By nature, supply chain success is largely dependent on the chain’s ability to adapt and evolve within its environment, much like a living organism. However, unlike a living organism, this process does not happen instinctively. It’s the responsibility of supply chain professionals to foresee trends and risks, and in turn, recognize how to respond to them.
We are facing an era of great political, social and environmental uncertainty, and the world’s 4th industrial revolution is reshaping supply chain management. All these technological advances and changes bring about a whole new set of risks for supply chains. I’m no psychic and nobody is able to predict the future of the industry exactly, but based upon current trends and forces of change, I have put together a few success criteria, or rather, a survival list for the supply chains of the future.
Digitalization and the IoT have revolutionized supply chain management, boosting efficiency across all processes. But digitalization can be both a blessing and a curse; digitalizing processes may make companies more efficient, but it also makes companies more vulnerable to cybercrime and data theft. As innovations such as the IoT and RFID tracking become more common among supply chains so does hacking, spoofing and digital theft.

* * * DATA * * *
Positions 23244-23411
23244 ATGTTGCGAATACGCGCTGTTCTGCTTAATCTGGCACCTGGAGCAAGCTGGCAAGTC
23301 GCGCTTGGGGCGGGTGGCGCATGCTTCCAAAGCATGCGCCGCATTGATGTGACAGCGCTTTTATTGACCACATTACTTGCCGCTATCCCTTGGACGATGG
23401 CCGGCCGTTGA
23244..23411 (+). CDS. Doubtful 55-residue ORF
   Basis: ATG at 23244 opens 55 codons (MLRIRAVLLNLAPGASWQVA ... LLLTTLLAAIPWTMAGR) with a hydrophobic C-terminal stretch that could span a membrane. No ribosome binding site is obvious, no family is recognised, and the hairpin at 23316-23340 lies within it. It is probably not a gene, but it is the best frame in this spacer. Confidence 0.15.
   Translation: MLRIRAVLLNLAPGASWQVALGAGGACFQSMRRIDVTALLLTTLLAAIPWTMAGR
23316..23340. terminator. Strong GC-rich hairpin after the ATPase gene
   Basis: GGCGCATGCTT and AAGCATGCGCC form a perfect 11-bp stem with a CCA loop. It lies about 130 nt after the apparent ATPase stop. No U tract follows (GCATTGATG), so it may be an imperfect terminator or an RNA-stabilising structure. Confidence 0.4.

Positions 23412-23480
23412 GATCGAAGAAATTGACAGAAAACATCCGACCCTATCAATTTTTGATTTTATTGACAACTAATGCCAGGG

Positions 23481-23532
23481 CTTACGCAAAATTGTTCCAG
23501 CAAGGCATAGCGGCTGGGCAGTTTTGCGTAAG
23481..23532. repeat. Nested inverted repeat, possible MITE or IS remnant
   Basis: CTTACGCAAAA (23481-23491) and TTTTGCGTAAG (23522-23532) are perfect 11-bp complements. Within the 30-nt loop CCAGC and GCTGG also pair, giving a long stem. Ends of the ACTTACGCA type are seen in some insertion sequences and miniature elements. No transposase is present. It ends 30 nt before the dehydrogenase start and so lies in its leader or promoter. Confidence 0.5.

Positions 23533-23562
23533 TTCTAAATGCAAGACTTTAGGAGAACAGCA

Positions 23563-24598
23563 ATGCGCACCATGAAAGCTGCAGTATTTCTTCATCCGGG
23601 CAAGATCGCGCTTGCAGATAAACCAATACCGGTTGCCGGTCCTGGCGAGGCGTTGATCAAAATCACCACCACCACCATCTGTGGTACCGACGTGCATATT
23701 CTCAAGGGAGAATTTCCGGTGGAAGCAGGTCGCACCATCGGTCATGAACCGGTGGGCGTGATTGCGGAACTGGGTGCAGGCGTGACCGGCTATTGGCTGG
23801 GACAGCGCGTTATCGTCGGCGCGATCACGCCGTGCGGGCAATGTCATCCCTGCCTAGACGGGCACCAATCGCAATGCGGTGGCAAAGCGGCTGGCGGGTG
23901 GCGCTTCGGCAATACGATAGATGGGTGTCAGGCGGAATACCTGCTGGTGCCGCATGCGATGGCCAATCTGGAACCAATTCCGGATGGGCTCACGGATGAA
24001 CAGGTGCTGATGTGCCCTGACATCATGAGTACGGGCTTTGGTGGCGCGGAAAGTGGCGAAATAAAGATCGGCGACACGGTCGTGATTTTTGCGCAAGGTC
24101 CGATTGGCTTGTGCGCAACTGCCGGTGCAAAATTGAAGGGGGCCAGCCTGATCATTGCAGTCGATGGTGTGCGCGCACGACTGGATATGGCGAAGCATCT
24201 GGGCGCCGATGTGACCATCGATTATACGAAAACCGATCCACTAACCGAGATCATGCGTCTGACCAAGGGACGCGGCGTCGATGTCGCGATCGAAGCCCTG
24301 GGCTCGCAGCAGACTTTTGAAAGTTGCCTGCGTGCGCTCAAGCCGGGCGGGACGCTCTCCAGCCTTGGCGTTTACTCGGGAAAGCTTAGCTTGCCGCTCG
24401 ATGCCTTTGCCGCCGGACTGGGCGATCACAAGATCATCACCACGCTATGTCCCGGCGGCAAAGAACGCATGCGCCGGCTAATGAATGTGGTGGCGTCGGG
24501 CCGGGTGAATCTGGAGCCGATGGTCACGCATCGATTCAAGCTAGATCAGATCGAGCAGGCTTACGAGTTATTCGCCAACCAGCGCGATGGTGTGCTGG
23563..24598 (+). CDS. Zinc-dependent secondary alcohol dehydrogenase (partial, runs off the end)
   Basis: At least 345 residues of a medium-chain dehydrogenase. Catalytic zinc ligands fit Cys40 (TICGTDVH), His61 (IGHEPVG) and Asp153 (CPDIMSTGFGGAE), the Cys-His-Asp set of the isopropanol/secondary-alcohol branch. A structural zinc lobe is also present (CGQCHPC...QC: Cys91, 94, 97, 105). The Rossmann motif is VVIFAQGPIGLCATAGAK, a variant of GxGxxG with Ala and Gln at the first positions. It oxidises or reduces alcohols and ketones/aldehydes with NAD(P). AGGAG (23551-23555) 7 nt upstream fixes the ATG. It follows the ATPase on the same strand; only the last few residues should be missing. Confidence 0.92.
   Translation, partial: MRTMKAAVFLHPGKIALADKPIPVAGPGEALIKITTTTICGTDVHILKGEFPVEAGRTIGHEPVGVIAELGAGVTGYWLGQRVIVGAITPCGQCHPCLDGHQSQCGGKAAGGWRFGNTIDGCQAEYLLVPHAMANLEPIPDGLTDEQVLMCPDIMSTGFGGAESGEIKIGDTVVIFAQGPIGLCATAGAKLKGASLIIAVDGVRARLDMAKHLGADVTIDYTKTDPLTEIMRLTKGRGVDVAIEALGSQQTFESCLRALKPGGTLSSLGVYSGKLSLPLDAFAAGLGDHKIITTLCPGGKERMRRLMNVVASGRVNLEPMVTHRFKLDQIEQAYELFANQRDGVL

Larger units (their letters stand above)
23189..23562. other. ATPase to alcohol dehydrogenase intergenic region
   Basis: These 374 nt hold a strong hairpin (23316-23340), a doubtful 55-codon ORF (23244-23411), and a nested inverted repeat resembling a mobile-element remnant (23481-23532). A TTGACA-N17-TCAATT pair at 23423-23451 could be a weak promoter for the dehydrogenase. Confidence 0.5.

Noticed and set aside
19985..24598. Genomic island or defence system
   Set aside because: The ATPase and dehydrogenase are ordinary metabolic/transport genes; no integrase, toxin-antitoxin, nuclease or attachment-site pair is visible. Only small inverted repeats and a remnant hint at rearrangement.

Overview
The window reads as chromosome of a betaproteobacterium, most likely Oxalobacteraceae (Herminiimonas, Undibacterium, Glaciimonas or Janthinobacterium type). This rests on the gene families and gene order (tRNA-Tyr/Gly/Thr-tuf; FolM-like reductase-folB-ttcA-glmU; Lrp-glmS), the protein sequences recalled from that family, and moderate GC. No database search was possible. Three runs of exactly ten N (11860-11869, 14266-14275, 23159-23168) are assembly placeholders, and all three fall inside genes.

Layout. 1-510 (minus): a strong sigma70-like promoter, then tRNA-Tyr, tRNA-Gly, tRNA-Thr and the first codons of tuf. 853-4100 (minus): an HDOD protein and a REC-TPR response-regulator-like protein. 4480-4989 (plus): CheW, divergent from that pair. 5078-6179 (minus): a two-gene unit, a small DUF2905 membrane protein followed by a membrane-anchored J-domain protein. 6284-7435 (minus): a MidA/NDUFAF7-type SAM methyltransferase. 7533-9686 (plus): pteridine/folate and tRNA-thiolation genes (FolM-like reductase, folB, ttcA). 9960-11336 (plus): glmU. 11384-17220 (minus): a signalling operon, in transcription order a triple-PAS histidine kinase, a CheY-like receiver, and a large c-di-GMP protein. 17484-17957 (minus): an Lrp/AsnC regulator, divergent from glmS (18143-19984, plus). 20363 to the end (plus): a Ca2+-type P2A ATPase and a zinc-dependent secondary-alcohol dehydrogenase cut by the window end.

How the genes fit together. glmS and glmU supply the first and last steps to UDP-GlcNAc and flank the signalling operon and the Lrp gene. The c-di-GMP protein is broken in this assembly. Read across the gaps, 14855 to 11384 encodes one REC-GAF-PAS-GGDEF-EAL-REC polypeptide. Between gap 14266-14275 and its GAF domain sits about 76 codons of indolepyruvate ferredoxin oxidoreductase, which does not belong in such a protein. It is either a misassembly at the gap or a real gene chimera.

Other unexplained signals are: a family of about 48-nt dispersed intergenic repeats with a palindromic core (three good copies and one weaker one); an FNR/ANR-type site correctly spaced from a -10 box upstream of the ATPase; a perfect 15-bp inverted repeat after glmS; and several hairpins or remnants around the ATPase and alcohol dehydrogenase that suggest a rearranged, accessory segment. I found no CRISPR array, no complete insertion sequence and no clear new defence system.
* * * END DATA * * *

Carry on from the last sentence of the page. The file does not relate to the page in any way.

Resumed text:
Due to the complexity and diversity of supply chains, particularly those operating internationally, supply chains have become a key target for hackers, given that there are multiple access points of varying strengths. Around 80% of cyber breaches occur in the supply chain. However, many companies still haven’t realized the severity of the situation and cyber security consequently gets put at the bottom of the priority list. The Maersk NotPetya attack in 2017 is a classic example of a company underestimating security risks and overestimating its supply chain capabilities. The Dutch shipping giant’s system was attacked at ports in 4 different countries, causing delays and disruptions that lasted several weeks. Though it is believed that no business or consumer information was leaked, the company had to reinstall its entire infrastructure. According to cyber security expert John Boles, the attack could have been simply avoided by applying Microsoft updates and patching software.